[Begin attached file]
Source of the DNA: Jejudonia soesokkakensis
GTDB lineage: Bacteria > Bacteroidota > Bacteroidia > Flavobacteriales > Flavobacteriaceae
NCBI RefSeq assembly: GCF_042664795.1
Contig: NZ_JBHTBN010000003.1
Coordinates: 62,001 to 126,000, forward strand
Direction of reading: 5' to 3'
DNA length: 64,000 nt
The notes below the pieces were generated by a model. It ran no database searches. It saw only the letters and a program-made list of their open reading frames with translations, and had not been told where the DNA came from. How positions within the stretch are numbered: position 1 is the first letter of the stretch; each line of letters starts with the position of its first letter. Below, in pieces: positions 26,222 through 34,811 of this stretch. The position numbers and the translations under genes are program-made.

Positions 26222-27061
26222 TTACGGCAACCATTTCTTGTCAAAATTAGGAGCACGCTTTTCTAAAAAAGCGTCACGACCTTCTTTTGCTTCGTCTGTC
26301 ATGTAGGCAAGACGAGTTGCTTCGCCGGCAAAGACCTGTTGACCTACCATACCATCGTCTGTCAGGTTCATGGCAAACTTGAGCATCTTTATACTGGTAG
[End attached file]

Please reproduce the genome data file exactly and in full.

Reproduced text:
Source of the DNA: Jejudonia soesokkakensis
GTDB lineage: Bacteria > Bacteroidota > Bacteroidia > Flavobacteriales > Flavobacteriaceae
NCBI RefSeq assembly: GCF_042664795.1
Contig: NZ_JBHTBN010000003.1
Coordinates: 62,001 to 126,000, forward strand
Direction of reading: 5' to 3'
DNA length: 64,000 nt
The notes below the pieces were generated by a model. It ran no database searches. It saw only the letters and a program-made list of their open reading frames with translations, and had not been told where the DNA came from. How positions within the stretch are numbered: position 1 is the first letter of the stretch; each line of letters starts with the position of its first letter. Below, in pieces: positions 26,222 through 34,811 of this stretch. The position numbers and the translations under genes are program-made.

Positions 26222-27061
26222 TTACGGCAACCATTTCTTGTCAAAATTAGGAGCACGCTTTTCTAAAAAAGCGTCACGACCTTCTTTTGCTTCGTCTGTC
26301 ATGTAGGCAAGACGAGTTGCTTCGCCGGCAAAGACCTGTTGACCTACCATACCATCGTCTGTCAGGTTCATGGCAAACTTGAGCATCTTTATACTGGTAG